North Korean leader Kim Jong-un has said his country's latest missile tests show it has "the sure capability to attack US interests".
Mr Kim was speaking after twin tests on Wednesday of the Hwasong-10 missile, known internationally as the Musudan.
The US and South Korea say the first test failed, but the second travelled about 400km (250 miles) and reached an altitude of 1,000km.
The UN Security Council expressed its opposition after an emergency meeting.
Alexis Lamek, France's deputy UN ambassador, said all 15 members had "expressed a strong concern as well as their opposition to these launches," Reuters reports.
A spokesman for Secretary General Ban Ki-moon said the tests were "a deliberate and very grave violation" of North Korea's international obligations.
Existing UN resolutions, brought in because of its continuing nuclear and conventional weapons programme, ban North Korea from using ballistic missile technology.
'A great event'
The Musudan, named by outsiders after a North Korean village, is believed by outside observers to have range of up to 4,000km (2,500 miles).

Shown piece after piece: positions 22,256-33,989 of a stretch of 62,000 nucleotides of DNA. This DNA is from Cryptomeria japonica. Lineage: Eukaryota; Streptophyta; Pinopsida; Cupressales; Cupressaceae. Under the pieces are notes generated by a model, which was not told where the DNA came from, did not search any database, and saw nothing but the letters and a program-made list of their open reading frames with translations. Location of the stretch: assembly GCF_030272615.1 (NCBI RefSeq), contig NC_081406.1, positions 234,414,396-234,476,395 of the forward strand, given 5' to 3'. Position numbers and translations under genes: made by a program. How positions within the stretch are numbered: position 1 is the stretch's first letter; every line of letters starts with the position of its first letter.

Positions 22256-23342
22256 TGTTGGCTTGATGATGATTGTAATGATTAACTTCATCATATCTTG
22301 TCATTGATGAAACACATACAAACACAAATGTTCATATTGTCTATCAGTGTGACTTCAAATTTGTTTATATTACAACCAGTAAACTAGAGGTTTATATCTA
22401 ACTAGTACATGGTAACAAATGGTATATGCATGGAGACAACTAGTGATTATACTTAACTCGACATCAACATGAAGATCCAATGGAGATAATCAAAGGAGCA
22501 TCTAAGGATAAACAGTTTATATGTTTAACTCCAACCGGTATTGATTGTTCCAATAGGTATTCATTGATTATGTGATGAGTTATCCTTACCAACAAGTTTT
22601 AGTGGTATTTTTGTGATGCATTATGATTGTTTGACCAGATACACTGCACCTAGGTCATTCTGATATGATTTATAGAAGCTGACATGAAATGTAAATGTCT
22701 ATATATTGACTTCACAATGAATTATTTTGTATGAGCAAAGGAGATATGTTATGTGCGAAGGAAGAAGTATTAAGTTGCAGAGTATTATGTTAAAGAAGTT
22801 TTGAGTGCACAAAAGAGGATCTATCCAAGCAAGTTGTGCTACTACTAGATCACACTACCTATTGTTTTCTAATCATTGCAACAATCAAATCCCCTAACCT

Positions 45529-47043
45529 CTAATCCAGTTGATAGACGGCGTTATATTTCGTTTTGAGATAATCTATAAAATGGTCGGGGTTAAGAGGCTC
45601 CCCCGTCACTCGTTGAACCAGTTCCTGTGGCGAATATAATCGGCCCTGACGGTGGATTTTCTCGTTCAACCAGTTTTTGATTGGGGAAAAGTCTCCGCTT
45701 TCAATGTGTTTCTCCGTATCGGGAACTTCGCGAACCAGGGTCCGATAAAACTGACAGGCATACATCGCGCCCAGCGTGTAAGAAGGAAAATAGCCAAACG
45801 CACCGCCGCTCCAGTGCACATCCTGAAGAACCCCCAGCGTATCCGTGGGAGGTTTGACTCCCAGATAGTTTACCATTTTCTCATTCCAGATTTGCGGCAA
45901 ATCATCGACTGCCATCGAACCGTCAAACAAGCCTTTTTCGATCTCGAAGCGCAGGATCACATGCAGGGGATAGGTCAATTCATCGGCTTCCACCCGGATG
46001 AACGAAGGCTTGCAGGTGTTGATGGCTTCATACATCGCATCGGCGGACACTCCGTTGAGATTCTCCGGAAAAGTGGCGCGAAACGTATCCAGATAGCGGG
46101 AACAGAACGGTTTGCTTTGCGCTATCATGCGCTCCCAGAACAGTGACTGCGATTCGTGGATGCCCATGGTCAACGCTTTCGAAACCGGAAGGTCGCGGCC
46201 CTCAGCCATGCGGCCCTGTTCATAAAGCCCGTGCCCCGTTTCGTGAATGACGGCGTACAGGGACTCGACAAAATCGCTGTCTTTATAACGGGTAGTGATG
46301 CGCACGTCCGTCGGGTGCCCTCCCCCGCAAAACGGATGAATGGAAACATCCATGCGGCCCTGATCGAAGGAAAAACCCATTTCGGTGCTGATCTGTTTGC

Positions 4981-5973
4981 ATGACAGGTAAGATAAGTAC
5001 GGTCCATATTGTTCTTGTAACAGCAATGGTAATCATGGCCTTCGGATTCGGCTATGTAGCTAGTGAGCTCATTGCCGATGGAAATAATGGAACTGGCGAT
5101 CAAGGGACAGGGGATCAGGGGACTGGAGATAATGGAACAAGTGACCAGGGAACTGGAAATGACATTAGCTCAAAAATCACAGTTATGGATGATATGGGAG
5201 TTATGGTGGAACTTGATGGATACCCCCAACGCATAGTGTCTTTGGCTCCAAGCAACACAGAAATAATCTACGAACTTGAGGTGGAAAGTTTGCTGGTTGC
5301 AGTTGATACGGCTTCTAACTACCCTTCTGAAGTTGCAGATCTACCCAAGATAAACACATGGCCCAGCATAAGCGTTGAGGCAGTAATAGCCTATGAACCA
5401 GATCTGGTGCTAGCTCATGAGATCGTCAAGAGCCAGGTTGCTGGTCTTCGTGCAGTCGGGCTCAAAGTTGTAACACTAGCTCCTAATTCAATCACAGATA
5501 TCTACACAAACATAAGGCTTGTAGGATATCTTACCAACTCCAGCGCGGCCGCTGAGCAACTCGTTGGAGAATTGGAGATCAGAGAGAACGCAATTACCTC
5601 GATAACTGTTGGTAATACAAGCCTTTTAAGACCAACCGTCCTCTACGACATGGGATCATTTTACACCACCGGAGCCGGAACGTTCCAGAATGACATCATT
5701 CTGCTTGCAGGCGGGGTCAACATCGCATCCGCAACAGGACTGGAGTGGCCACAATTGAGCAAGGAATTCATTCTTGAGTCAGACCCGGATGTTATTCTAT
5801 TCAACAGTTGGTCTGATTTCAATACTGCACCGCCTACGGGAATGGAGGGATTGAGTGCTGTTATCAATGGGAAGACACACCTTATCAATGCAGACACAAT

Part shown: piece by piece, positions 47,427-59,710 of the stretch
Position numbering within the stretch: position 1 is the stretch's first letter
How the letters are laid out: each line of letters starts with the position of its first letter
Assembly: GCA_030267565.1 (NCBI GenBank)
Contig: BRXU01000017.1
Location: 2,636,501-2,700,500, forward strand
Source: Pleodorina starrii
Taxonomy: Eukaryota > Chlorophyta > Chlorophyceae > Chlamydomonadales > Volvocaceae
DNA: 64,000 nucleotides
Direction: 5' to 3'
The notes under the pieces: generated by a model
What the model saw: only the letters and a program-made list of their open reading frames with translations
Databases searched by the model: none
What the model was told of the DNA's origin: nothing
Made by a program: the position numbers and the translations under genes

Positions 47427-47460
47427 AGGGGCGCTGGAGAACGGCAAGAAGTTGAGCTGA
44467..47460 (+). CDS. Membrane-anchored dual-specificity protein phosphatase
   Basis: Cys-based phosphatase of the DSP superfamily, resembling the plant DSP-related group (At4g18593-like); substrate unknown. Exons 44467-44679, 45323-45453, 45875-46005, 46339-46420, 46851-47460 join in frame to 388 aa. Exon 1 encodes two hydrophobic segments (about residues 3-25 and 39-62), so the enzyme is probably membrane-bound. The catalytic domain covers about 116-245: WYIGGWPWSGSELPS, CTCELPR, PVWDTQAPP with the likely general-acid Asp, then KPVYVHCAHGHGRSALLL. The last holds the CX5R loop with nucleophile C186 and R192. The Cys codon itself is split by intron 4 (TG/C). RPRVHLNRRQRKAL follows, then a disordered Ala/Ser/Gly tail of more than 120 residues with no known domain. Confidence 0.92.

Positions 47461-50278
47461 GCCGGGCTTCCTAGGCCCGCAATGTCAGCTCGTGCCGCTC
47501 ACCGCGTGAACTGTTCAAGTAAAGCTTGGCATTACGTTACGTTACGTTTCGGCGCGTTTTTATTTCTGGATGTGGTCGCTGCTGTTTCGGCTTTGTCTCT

That is far enough to reach the US territory and military bases in Guam, though it has never been fully flight tested.
Four tests in recent months have ended in failure.
The first missile launched from the North's eastern coast on Wednesday is believed to have flown about 150km before landing in the sea.
But a second one launched hours later travelled at least 400km and reached a height of 1,000km.
North Korea's KCNA state news agency said it had been successfully conducted, without endangering surrounding countries.
Mr Kim, who as always was said to have supervised the test, said it had been "a great event".
"We have the sure capability to attack in an overall and practical way the Americans in the Pacific operation theatre," he said.
South Korea has not officially said whether it is considering it a successful launch.
But an analyst at the state-funded Science and Technology Policy Institute said it had to be seen as such.
"No other missiles fired by North Korea have ever flown that high," Lee Choon-geun was quoted as saying by the Associated Press.
Japan said the launch showed "a certain level of capability" and could lead to a further strengthening of North Korea's ballistic missile capabilities that could cover Japanese territory.
US Defense Secretary Ash Carter acknowledged that one of the missiles "flew for a long time".
In addition to a flurry of missile tests, North Korea conducted its fourth test of a nuclear weapon in January.
But despite its claims, it remains unclear whether it has the ability to make a nuclear device small enough to mount onto a warhead.